The Pro Bowl receiver was having the most productive game of his career — 10 catches for 180 yards — before being forced off the field because of a toe injury midway through the fourth quarter.
With Adams being examined, the Packers had first-and-goal at the 1-yard line.
They threw all four times: Incomplete. Incomplete. Incomplete. Incomplete.
Well, that didn’t officially end the Packers’ chances in a 34-27 loss to the Philadelphia Eagles on Thursday night. Aaron Rodgers & Co. — sans Adams — actually had one more possession, but the Eagles picked off a deflected pass near the goal line in the final minute.
To that point, it had been the Adams show.
Rodgers practically told the Eagles this coming in, and they still couldn’t stop it. Five days after the Packers quarterback proclaimed “four targets … is obviously not enough” for Adams, Rodgers rectified that.
Adams caught six passes in the first quarter, the most by a Packers player in a first quarter since Greg Jennings in 2011. By halftime, he had eight catches for 158 yards — 12 more yards than the entire Philadelphia offense.
But when the Packers needed Adams for the final two drives, he was out.
Troubling trend: So this is what happens when a real offense — with a real quarterback — comes to town.
Three weeks of praise heaped upon the Packers’ defense might have been the overreaction of the first month of the NFL season.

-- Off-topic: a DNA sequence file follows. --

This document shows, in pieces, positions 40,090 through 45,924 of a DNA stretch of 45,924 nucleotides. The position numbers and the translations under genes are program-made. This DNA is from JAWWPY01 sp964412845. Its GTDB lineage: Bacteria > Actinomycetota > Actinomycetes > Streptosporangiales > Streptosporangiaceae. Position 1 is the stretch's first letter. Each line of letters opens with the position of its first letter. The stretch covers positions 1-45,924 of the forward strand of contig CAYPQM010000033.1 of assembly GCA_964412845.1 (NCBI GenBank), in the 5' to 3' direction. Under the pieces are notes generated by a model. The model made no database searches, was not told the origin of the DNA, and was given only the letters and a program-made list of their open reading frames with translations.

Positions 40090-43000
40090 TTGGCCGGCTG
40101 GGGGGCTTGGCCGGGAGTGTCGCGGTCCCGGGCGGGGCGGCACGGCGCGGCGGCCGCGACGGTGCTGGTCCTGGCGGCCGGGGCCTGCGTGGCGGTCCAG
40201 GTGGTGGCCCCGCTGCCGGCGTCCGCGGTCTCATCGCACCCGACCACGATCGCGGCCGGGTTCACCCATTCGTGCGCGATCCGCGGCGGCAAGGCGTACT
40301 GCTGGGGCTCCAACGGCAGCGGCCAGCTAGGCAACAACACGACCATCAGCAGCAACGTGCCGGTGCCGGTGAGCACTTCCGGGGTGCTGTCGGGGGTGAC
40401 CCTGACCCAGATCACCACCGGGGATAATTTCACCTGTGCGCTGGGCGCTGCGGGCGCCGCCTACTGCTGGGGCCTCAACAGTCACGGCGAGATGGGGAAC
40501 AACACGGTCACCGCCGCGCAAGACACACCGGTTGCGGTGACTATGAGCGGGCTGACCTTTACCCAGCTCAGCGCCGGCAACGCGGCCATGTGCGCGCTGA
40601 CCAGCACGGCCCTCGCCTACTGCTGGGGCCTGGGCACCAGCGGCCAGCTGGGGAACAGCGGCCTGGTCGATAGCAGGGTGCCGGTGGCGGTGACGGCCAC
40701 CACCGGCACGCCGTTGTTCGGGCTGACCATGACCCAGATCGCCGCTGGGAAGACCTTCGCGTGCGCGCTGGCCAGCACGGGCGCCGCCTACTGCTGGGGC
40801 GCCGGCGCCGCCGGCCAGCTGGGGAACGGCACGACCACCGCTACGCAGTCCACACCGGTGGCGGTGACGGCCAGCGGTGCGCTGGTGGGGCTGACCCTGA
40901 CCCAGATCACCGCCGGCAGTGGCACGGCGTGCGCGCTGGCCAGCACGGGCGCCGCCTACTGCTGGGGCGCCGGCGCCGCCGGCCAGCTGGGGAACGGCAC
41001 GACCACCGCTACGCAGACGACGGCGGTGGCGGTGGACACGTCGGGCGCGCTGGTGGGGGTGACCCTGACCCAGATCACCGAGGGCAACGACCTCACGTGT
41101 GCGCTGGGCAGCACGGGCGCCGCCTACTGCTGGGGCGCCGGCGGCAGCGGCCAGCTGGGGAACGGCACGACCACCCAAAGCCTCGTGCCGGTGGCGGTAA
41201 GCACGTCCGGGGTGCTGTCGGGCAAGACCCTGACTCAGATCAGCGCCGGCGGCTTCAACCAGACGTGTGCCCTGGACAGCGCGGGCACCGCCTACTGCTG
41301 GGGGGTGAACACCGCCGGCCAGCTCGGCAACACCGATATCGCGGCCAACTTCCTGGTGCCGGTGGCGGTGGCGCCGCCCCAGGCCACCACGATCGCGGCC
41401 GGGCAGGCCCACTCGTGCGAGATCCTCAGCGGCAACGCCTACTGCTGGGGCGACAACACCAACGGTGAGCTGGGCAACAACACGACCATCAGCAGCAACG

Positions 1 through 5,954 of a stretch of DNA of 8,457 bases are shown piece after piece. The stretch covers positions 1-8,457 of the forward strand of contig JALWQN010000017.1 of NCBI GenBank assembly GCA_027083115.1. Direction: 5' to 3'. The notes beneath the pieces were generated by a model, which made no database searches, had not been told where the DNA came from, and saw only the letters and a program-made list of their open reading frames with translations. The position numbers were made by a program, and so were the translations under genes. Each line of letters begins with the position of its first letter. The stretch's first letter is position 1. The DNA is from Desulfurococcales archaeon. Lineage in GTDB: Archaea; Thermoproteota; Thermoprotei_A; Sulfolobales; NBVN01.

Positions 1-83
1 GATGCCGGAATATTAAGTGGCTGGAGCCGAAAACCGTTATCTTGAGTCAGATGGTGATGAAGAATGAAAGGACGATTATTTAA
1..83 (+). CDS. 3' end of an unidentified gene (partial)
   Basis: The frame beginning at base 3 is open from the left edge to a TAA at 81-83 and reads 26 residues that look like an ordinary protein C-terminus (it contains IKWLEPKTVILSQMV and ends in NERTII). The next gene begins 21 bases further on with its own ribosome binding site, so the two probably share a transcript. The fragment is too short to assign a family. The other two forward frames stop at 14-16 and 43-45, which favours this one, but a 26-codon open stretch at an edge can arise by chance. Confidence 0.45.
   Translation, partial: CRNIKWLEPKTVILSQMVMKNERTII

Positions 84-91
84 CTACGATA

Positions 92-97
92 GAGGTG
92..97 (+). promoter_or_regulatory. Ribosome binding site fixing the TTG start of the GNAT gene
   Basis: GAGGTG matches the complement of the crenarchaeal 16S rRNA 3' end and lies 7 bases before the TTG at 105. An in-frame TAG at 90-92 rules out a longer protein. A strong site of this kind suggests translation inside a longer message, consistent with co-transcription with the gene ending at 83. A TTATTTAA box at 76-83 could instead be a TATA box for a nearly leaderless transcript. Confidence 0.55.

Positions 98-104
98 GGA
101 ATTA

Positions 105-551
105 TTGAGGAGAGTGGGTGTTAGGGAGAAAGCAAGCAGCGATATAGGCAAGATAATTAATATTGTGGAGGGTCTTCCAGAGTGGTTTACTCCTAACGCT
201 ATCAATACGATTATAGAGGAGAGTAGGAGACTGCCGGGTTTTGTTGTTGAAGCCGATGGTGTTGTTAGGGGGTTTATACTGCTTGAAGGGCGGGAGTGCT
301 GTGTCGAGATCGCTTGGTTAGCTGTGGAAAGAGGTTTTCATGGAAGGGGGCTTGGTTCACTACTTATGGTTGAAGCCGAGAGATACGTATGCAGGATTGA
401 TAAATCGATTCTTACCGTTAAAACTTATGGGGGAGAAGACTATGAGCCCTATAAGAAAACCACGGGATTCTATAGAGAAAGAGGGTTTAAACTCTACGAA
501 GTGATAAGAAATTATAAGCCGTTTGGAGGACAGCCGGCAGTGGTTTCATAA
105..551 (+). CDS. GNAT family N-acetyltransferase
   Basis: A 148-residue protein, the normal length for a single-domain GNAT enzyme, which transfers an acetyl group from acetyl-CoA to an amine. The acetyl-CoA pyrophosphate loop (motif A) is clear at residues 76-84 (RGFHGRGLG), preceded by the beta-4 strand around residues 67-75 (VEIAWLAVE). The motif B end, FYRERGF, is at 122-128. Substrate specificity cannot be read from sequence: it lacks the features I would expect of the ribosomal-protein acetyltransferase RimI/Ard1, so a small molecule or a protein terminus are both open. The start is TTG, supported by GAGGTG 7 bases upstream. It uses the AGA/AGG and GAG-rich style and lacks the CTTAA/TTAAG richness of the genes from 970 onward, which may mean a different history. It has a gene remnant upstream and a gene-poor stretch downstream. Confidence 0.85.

At least that’s what it looked like Thursday, when Carson Wentz and the Eagles rolled into Lambeau Field. And wait until the Packers have to play Dak Prescott and the Dallas Cowboys next weekend. Or Patrick Mahomes and the Kansas City Chiefs later next month.
The Packers’ pass rush disappeared. They entered the game with 12 sacks — tied for third in the NFL through Week 3. They had none Thursday night.
They came in allowing 11.7 points per game. They gave up nearly twice that in the first half.
And the run defense. Oh, the run defense. The Eagles gashed the Packers for 176 yards on the ground.
“That’s been in our biggest issue, and we’ve talked in the room about it,” Packers defensive coordinator Mike Pettine said the day before the game. “We’ve got to get a handle on the explosive plays — not just the runs but the passes. The praise we’re receiving as a defense, our guys know that we’re nowhere near where we can be. The film doesn’t lie.”
Promising trend? Maybe Green Bay’s first loss of the season won’t be the end of the world. If the Packers had won, Matt LaFleur would’ve been the first rookie head coach in franchise history to start a season 4-0. He would’ve been the fourth NFL rookie head coach to do it in the past 15 seasons. But two of the previous three didn’t make the playoffs in that season: Josh McDaniels (2009, 6-0) and Dan Quinn (2015, 5-0).
Eye-popping Next Gen Stat: Adams reached 20.7 mph on his 58-yard reception. That was his fastest max speed on a reception in the past four seasons, according to NFL Next Gen Stats research.